It's started

The Labour fightback begins

A week is a long time in polling coverage, especially at the Guardian/Observer.

First, the Guardian -- which, along with the Sun, has declared that Labour cannot win under Gordon Brown -- managed rather awkwardly to present a poll showing a two-point fall for the Tories and a two-point bounce for Labour as a triumph for David Cameron.

Then, only days later, a poll in the Observer (carried out at the same time as the Guardian poll and published yesterday) showed that Labour has closed the gap to only 6 points, with 31 per cent against the Tories' 37.

It is the poll Gordon Brown has been waiting for.

Suddenly, and belatedly as usual, it has become the conventional wisdom to talk of a hung parliament. Now, some of us have been arguing for months that this is likely. My colleague Mehdi Hasan and I went into it in some detail back in June, when Mehdi was, if anything, surer. (I thought then and -- shock horror -- still think now, that a small overall majority for Labour is the most likely outcome.)

Indeed, yesterday's poll and the apparent trend reminded me that, after I dared to suggest in my New Year predictions (some wrong, some right), that the two main parties' positions in the polls would switch by the end of this year, Iain Dale, the amiable and popular partisan Conservative blogger, reacted with "cackling laughter" and said: "In your dreams, sunshine."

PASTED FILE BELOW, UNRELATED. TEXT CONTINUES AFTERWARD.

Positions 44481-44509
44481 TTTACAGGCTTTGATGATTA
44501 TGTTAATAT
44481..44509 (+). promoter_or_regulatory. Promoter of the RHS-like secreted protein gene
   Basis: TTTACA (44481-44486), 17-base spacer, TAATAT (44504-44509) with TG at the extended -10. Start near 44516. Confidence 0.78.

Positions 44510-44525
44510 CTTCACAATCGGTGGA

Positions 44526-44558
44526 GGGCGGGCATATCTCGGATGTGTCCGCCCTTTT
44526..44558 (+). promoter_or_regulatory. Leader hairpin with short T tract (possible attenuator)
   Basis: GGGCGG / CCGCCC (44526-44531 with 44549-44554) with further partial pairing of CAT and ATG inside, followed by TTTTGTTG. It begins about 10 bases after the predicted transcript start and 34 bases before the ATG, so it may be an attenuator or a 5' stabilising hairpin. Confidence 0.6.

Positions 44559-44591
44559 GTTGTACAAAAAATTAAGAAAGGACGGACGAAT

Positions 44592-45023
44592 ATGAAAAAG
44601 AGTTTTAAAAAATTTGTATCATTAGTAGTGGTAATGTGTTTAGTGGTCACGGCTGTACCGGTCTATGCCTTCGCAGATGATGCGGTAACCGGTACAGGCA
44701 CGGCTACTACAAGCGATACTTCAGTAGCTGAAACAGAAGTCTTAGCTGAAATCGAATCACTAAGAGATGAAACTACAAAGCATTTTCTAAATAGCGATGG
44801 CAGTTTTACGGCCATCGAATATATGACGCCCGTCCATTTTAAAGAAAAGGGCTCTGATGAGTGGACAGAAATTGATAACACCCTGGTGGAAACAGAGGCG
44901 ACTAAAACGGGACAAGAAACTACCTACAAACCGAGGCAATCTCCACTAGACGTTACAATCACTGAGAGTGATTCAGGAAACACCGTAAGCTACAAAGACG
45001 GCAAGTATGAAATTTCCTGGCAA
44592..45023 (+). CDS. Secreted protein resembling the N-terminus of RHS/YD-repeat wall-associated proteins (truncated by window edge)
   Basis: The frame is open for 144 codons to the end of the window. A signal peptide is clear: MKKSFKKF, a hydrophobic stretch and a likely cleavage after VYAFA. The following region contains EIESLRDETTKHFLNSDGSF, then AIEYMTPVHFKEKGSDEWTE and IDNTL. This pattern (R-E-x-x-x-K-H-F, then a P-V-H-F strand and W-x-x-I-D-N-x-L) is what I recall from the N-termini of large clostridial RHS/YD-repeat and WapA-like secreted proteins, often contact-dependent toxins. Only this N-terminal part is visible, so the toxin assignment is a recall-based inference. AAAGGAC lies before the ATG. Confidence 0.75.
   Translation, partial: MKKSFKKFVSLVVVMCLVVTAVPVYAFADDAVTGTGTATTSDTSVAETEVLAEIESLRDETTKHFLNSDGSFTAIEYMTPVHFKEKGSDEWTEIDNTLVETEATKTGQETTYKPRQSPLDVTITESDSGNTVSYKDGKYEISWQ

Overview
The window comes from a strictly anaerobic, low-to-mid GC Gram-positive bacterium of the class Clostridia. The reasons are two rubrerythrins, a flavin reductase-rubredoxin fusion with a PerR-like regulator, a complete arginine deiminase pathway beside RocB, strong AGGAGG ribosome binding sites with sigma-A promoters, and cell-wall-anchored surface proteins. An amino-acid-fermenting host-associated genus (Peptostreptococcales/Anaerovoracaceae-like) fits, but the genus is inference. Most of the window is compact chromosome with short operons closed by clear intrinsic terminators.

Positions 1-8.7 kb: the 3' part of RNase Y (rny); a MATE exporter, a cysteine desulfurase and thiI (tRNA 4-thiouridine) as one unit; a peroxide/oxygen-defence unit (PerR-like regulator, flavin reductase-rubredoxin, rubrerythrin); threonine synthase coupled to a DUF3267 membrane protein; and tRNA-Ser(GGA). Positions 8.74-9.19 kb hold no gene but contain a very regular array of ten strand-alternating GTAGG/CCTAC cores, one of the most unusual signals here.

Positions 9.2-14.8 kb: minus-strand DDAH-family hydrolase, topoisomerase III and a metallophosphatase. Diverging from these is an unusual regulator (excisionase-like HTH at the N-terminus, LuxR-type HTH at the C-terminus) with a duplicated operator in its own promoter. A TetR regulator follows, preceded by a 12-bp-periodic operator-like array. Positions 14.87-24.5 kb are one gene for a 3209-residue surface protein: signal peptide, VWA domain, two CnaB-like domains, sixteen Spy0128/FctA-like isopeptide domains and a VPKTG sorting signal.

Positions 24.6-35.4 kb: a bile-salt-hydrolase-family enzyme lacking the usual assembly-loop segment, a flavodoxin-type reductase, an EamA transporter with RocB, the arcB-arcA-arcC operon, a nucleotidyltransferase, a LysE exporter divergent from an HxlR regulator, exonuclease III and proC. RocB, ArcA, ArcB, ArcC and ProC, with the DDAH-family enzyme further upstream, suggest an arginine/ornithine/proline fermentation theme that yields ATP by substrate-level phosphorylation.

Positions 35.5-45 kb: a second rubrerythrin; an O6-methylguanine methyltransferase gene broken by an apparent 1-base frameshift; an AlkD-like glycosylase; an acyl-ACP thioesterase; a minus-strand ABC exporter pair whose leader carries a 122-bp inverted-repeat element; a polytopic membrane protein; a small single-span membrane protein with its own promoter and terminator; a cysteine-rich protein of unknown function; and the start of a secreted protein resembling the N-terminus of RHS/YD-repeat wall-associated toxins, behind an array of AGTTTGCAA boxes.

In fact, private polling commissioned by No 10 is today showing just that.

UPDATE: The right-wing blogosphere, often loose with the facts, is once again misinterpreting what I said. I did not say there is polling showing that Labour is now "ahead". I said, and you can see it above, that private polling is showing a trend that will show a reversal of the parties' fortunes by the end of the year. OK? I hope this is clear to those who cannot see the difference between the journalistic view that Labour could still win -- a view apparently shared by David Cameron, incidentally -- and supposed Labour "spin".

 

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James Macintyre is political correspondent for the New Statesman.
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Daniel Hannan harks back to the days of empire - the Angevin Empire

Did the benign rule of some 12th century English kings make western France vote Macron over Le Pen?

I know a fair amount about British politics; I know a passable amount about American politics, too. But, as with so many of my fellow Britons, in the world beyond that, I’m lost.

So how are we, the monolingual Anglophone opinionators of the world, meant to interpret a presidential election in a country where everyone is rude enough to conduct all their politics in French?

Luckily, here’s Daniel Hannan to help us:

I suppose we always knew Dan still got a bit misty eyed at the notion of the empire. I just always thought it was the British Empire, not the Angevin one, that tugged his heartstrings so.

So what exactly are we to make of this po-faced, historically illiterate, geographically illiterate, quite fantastically stupid, most Hannan-y Hannan tweet of all time?

One possibility is that this was meant as a serious observation. Dan is genuinely saying that the parts of western France ruled by Henry II and sons in the 12th century – Brittany, Normandy, Anjou, Poitou, Aquitaine – remain more moderate than those to the east, which were never graced with the touch of English greatness. This, he is suggesting, is why they generally voted for Emmanuel Macron over Marine Le Pen.